New Delhi: Amid reports that Pakistan has placed conditions before India on consular access to imprisoned former Indian naval officer Kulbhushan Jadhav, including the presence of a Pakistani official at the meeting, New Delhi is evaluating its options which may include rejecting the proposal if it is not in line with the recent verdict of the International Court of Justice (ICJ).
There were reports that Islamabad had offered to grant the consular access at 3.30 pm on Friday, but these were not confirmed by New Delhi, which merely confirmed that a proposal for consular access had been received from the Pakistani authorities. However, New Delhi is expected to take a final decision very soon on whether to accept the Pakistani proposal or not. Mr Jadhav had been handed a death penalty in Pakistan in April 2017 by a military court on charges of espionage and sabotage. New Delhi had dismissed the Pakistani charges. The ICJ, in its verdict on July 17, had criticised Pakistan for not granting India consular access to Mr Jadhav in violation of the Vienna Convention.
“We have received a proposal from Pakistan. We are at this point of time evaluating the proposal in the light of the judgment of the ICJ. We will maintain communication with Pakistan in this matter through diplomatic channels,” MEA spokesman Raveesh Kumar said at his weekly media briefing on Thursday. Asked if Pakistan had put some conditions for granting consular access to Mr Jadhav, Mr Kumar declined to give a specific answer. “I do not think this is the appropriate forum for me to get into the kind of modalities which are being discussed between India and Pakistan,” he said.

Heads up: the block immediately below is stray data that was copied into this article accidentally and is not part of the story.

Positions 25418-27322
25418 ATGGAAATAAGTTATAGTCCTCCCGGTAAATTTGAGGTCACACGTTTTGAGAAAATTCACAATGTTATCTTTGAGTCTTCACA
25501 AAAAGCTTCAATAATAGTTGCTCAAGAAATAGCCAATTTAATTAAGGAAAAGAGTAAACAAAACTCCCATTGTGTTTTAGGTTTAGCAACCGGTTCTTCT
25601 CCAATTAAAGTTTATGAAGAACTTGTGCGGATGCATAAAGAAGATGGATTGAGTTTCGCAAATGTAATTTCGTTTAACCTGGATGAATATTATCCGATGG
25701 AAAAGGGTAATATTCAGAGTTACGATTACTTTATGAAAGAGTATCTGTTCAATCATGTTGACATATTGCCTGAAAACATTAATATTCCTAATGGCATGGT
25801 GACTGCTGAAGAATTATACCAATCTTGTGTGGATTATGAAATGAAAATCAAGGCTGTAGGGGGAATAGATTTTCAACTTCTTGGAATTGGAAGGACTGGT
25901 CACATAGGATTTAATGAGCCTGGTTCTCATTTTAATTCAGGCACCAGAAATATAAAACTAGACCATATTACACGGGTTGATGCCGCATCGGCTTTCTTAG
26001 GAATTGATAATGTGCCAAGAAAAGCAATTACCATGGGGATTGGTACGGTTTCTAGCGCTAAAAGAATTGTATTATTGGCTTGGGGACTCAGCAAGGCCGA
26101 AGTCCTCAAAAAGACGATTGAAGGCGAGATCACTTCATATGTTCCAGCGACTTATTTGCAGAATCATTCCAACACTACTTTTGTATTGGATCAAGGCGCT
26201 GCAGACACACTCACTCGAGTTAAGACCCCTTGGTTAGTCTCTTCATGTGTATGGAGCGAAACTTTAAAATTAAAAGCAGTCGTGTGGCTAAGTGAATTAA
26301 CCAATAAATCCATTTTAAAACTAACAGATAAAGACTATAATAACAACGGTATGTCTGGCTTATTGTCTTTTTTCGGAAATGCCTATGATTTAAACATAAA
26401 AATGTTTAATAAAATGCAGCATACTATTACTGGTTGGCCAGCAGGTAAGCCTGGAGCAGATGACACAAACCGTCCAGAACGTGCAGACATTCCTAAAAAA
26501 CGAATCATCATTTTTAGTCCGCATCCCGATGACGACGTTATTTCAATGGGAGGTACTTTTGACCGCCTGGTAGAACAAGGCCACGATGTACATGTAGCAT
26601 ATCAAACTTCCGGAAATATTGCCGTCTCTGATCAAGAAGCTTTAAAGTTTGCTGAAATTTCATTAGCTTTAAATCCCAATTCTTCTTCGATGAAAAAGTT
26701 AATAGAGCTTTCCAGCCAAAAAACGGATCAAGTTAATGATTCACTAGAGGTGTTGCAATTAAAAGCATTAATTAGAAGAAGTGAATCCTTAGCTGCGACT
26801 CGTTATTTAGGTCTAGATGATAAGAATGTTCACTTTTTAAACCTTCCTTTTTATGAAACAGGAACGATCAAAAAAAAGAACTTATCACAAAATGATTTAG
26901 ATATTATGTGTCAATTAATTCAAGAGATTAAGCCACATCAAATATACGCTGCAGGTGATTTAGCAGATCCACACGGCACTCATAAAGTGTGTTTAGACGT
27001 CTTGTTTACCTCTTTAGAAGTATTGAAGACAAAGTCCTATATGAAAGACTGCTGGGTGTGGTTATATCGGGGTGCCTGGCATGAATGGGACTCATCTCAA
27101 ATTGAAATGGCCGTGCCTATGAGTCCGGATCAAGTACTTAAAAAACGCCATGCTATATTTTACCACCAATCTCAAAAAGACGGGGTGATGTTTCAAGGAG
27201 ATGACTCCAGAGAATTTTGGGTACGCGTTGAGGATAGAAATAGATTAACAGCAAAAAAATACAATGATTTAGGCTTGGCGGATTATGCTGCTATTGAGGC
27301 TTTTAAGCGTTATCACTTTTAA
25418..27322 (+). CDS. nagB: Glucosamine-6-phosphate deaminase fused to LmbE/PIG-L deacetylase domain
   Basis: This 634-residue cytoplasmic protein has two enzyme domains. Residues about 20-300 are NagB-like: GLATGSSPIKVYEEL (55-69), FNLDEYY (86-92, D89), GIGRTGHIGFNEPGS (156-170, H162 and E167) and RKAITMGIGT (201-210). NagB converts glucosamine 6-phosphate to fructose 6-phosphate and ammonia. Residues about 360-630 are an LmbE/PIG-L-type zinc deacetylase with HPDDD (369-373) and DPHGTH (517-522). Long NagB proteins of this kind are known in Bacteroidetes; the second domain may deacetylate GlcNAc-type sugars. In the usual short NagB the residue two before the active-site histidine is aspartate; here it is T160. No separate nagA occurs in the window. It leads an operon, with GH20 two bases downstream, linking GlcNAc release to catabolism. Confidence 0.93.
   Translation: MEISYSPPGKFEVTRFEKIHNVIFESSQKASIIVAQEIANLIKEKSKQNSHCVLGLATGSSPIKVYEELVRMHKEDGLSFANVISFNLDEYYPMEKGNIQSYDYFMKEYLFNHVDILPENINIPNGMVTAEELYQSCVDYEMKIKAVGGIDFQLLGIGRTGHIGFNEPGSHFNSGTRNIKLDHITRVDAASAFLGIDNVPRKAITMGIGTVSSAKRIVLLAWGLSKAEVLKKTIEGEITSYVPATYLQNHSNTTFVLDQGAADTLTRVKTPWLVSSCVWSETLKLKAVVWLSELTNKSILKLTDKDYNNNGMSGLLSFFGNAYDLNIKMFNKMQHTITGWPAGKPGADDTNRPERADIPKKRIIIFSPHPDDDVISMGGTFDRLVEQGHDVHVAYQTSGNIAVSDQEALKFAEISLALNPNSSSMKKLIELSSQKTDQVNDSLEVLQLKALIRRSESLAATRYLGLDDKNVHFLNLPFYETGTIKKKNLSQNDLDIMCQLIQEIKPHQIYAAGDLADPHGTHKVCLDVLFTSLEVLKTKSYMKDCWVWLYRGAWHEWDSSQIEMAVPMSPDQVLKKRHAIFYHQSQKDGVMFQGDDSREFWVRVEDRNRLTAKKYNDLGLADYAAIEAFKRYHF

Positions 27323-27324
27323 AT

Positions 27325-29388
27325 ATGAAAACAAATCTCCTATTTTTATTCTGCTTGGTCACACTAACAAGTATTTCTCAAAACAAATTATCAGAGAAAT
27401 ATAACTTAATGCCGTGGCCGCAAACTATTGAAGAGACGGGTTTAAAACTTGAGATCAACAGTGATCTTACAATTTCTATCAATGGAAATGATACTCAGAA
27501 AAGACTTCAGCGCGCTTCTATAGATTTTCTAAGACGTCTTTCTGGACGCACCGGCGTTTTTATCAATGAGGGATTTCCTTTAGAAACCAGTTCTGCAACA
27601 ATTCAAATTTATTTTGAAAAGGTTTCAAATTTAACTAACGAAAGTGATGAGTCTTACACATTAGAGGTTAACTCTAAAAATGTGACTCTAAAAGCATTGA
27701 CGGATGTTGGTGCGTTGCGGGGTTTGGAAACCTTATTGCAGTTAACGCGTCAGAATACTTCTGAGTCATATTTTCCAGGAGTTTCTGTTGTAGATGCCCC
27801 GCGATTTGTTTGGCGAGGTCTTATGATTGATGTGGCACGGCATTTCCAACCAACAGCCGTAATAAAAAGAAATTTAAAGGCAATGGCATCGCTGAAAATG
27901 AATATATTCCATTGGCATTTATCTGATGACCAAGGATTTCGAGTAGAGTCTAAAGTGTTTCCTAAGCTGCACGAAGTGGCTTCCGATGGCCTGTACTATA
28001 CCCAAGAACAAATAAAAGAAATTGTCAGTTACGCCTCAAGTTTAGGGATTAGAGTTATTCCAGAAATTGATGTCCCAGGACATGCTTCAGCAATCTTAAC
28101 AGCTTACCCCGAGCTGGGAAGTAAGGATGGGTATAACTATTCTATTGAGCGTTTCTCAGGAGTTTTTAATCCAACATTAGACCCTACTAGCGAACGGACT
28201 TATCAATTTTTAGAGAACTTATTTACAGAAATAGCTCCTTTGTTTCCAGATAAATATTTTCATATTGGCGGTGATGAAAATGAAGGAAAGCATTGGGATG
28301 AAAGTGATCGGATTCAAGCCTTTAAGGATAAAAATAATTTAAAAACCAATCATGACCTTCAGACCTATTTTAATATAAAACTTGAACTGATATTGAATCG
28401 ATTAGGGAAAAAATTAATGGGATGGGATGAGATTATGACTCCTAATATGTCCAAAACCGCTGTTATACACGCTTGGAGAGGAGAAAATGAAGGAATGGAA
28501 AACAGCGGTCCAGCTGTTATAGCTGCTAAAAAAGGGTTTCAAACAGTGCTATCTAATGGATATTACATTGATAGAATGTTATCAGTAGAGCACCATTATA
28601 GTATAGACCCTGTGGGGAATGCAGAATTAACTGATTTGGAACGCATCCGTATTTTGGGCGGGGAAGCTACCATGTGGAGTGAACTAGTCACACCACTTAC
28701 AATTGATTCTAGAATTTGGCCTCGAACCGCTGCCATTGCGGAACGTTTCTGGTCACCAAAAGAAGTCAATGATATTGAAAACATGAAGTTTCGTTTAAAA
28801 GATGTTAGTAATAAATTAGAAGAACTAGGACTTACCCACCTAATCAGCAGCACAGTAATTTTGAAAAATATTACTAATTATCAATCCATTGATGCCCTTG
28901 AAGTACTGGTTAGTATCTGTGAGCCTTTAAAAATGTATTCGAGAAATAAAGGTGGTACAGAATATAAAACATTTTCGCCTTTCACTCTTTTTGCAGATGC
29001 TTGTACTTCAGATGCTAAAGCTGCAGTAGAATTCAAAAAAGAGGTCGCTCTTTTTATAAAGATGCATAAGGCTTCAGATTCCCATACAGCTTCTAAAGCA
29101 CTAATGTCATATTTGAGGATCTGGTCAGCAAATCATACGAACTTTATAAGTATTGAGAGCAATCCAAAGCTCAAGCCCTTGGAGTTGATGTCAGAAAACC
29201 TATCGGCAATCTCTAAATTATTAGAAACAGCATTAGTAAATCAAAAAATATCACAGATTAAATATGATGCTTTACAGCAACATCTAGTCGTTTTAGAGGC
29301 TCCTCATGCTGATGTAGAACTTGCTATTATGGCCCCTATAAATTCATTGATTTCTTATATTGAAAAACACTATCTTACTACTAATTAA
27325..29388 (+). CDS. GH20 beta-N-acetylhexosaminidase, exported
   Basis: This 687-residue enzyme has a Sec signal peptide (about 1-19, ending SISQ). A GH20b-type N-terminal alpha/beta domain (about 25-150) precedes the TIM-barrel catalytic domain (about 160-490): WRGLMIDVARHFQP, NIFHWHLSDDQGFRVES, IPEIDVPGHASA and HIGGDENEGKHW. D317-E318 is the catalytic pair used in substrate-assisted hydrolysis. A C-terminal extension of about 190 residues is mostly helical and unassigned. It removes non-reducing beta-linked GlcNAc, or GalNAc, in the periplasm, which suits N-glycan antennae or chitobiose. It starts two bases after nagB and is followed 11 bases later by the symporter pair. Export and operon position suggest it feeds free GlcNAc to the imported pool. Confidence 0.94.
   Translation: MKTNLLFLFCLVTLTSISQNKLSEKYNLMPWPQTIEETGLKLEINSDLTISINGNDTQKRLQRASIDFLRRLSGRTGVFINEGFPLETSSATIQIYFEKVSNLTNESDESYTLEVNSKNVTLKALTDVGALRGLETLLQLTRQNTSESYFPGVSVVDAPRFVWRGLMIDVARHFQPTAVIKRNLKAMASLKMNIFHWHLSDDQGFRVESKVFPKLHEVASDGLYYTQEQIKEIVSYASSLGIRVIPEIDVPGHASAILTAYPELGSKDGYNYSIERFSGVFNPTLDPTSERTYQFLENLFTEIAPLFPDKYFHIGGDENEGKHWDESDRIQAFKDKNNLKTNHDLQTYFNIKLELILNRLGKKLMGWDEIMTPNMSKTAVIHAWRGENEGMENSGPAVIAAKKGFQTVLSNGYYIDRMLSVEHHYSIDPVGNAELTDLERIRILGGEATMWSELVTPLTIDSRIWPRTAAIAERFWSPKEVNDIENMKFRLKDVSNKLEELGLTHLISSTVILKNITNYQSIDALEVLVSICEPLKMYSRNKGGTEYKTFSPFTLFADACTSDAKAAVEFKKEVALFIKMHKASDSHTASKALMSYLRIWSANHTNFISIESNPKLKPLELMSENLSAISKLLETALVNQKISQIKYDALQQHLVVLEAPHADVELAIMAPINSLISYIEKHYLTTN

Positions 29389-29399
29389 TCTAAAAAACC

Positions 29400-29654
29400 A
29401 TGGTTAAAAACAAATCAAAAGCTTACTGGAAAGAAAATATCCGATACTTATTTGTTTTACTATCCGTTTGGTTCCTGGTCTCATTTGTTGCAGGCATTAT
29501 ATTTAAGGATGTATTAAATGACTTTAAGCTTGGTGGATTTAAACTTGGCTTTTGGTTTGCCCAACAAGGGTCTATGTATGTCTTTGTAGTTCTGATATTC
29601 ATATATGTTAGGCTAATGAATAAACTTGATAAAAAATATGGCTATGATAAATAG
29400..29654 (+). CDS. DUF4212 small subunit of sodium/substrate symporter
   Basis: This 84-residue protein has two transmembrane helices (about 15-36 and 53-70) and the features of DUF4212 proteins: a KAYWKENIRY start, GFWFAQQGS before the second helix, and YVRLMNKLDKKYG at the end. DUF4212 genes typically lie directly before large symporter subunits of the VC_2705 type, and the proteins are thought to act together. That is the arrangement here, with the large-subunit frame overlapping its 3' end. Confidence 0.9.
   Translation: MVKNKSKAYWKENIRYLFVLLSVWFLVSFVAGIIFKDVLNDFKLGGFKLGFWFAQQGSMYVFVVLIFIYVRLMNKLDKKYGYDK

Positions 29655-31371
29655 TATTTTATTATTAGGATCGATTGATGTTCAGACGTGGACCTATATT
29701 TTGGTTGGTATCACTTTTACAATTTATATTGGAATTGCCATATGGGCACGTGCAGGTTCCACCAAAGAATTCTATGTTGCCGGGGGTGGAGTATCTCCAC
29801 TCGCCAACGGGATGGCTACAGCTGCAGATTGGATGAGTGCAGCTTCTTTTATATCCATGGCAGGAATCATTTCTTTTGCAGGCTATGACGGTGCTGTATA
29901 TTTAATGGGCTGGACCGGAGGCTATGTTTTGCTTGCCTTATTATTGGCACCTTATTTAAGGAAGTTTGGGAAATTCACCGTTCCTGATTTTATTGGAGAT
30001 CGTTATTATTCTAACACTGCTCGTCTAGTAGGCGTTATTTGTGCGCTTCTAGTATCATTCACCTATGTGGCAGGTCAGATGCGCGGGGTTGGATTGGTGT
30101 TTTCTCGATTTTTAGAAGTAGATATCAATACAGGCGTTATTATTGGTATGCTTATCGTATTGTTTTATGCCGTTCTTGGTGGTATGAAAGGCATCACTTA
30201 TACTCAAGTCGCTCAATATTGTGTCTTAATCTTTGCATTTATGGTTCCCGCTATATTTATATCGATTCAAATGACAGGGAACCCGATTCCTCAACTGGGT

There were reports that Pakistan had imposed a condition that a Pakistani official will have to be present when Mr Jadhav is given consular access. It also remains to be seen whether any such meeting will take place with a glass partition separating Mr Jadhav from the Indian officials. Speculation is rife that there may be more than one condition that the Pakistanis are insisting on.
Sources said Pakistan sent the proposal to New Delhi through the Indian high commission in Islamabad about two to three days ago. In Islamabad, Pakistan Foreign Office spokesman Mohammad Faisal reportedly said his government was awaiting India’s response to the proposal to grant consular access to Mr Jadhav Friday.
India had last week said it expected that “full consular access” to Mr Jadhav in line with the recent ICJ verdict on July 17 at The Hague. This indicates that New Delhi wants to play strictly by the book and does not want any deviation by Pakistan from the consular access norms as laid down in the Vienna Convention.
It may be recalled that Mr Jadhav had met his wife and mother in Islamabad with a glass partition separating them on December 25, 2017, following which India had lambasted Pakistan for “conducting the meeting in a manner which violated the letter and spirit of our understandings”.